Not many hours are left until we close the chapter of the long, hard-fought 2012 presidential election and open the first chapter of the 2016 presidential primaries. Here's one prediction I am very confident in making: Those next primaries are likely to start within hours or days of Tuesday.
If the preponderance of polls is accurate, President Obama looks to be headed for an Electoral College victory, with the national popular vote still in question with a tiny advantage today for him over Mitt Romney. Let's start with that assumption and examine how 2016 might begin to unfold.
Again, the votes will barely have been counted this year before the 2016 race begins. Both parties will be searching in earnest for their next leaders, and potential candidates will start sending some signals very quickly.
First, if the expected happens and Obama wins, he immediately becomes a lame duck. In the aftermath of a bitter and divided election, there will be concerns about who else can appeal to the constituencies that have continually trended away from Democrats -- white voters, married women, rural folks. The big question mark is, what will Hillary Clinton do? She would be the odds-on favorite to win the nomination if she chooses to run, but that remains a very open question. For the Democrats, the primaries pivot off of her decision. If she doesn't run, the Democrats would be smart to find another woman who could be elected president. I have come to believe that only a woman president can begin to bridge all the divides that exist in this country (more on that in a future column).
For the Republicans, the course ahead is probably a bit rougher than what the Democrats face. I would guess that in the aftermath of a Romney loss, a bitter and bloody battle for the heart and soul of the GOP will ensure -- a civil war between the very conservative elements and the less-conservative factions; the economic conservatives and social conservatives; the more populist members and the more establishment folks.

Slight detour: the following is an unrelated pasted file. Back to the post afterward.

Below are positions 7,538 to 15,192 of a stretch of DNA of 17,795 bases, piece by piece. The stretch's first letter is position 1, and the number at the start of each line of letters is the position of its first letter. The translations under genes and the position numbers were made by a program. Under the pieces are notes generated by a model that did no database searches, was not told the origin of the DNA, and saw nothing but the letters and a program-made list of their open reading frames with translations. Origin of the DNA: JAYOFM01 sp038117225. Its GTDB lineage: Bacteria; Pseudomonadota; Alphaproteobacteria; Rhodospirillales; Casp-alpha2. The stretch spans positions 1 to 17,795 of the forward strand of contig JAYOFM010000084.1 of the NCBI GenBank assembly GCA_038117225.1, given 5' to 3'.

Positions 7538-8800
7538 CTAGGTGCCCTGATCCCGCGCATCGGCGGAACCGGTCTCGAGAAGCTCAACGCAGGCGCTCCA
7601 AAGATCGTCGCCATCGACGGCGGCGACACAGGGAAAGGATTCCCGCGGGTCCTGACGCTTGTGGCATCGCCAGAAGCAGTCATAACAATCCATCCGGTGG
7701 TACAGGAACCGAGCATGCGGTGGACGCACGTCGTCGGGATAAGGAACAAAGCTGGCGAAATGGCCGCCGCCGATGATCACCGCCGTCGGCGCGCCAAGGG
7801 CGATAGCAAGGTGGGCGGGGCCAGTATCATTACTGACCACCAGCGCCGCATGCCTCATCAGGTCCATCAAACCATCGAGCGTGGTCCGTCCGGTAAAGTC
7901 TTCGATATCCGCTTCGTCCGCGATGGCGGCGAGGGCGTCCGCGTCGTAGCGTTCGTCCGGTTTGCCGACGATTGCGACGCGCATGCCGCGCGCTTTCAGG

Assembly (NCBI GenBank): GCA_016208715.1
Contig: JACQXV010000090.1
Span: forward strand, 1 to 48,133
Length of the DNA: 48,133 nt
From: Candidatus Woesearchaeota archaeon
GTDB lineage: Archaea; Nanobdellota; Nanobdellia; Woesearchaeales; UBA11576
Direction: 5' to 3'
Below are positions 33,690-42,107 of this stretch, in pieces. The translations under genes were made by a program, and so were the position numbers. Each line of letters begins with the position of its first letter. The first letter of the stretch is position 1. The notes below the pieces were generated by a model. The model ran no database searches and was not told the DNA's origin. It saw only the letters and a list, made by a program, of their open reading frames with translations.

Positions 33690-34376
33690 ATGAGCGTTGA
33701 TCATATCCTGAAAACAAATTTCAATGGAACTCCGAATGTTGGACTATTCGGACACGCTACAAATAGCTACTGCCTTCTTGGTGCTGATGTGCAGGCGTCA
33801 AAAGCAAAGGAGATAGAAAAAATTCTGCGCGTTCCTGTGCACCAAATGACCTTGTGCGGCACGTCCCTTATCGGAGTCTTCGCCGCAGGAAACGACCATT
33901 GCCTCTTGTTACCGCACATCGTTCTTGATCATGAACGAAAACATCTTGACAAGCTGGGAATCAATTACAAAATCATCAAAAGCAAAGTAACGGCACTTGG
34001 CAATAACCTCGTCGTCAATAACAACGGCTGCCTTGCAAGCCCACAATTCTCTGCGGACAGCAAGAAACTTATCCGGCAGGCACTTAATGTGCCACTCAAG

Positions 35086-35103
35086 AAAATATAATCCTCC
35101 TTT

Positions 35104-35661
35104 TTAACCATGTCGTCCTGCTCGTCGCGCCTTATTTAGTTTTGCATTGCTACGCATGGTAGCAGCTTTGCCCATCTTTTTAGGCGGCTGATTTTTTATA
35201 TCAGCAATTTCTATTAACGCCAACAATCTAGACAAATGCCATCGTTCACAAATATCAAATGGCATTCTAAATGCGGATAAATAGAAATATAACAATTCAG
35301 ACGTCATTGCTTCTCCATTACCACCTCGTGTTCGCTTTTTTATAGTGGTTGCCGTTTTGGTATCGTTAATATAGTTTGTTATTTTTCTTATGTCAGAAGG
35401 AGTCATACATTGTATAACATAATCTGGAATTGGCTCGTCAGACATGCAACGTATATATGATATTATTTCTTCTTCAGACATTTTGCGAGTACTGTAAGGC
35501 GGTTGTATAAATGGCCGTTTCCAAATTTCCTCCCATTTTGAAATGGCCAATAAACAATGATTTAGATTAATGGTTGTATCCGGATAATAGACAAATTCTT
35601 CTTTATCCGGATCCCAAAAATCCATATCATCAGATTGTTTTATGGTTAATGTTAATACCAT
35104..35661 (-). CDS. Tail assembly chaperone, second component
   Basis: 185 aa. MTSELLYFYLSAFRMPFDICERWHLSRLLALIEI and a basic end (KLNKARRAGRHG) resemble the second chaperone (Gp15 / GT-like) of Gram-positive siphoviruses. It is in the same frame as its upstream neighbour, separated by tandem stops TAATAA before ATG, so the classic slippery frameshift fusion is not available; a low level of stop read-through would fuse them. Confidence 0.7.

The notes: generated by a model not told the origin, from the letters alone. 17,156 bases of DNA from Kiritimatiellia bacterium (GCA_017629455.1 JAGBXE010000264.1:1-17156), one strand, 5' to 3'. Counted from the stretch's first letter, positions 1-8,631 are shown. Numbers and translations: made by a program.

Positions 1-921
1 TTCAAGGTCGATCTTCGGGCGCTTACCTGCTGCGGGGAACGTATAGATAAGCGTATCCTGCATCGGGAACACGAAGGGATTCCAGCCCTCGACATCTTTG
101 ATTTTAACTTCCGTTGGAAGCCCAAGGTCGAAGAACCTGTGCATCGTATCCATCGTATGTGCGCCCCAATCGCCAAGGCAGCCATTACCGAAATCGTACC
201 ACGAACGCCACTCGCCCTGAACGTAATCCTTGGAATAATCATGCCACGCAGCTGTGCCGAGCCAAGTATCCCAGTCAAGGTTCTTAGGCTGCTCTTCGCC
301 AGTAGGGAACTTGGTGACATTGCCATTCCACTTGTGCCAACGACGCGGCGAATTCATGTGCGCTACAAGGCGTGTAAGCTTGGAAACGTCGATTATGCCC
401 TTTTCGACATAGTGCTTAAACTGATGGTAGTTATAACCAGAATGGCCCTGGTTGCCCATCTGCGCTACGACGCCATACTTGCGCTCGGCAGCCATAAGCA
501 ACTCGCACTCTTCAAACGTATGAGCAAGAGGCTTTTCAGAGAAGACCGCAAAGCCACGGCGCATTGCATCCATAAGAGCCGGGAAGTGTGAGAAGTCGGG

If Romney loses, there will be a tremendous amount of handwringing and anger. This is a race that most Republicans believed was theirs for the taking; they were convinced that Obama was extremely vulnerable. There will be anger from the conservative wing that Republicans nominated someone who wasn't authentically one of them. Less-conservative folks will respond that when the party veers too far to the right, a more moderate approach is needed. The GOP is going to have a difficult time settling this in the short run.
Are we already seeing signs of Republicans positioning themselves in the aftermath of a possible Romney defeat? Many say that Gov. Chris Christie of New Jersey is doing just that. A candidate whom many Republicans wanted to see run in 2012 has been front and center handling the aftermath of Hurricane Sandy. Working hand-in-hand with President Obama certainly burnishes his bipartisan credentials and leadership skills. Keep your eyes open for other signals sent before Election Day by Republicans getting ready for a possible Romney loss.
While we still have to wait for this very expensive and tight race to be decided, the parties believe that it's never too early to get ready for the beginning of the next marathon in 2016. For most of us, Thanksgiving this year will be spent giving thanks for food and a warm home that some today still don't have. For potential candidates, it probably will be spent talking to their families about the impact of a run for president.
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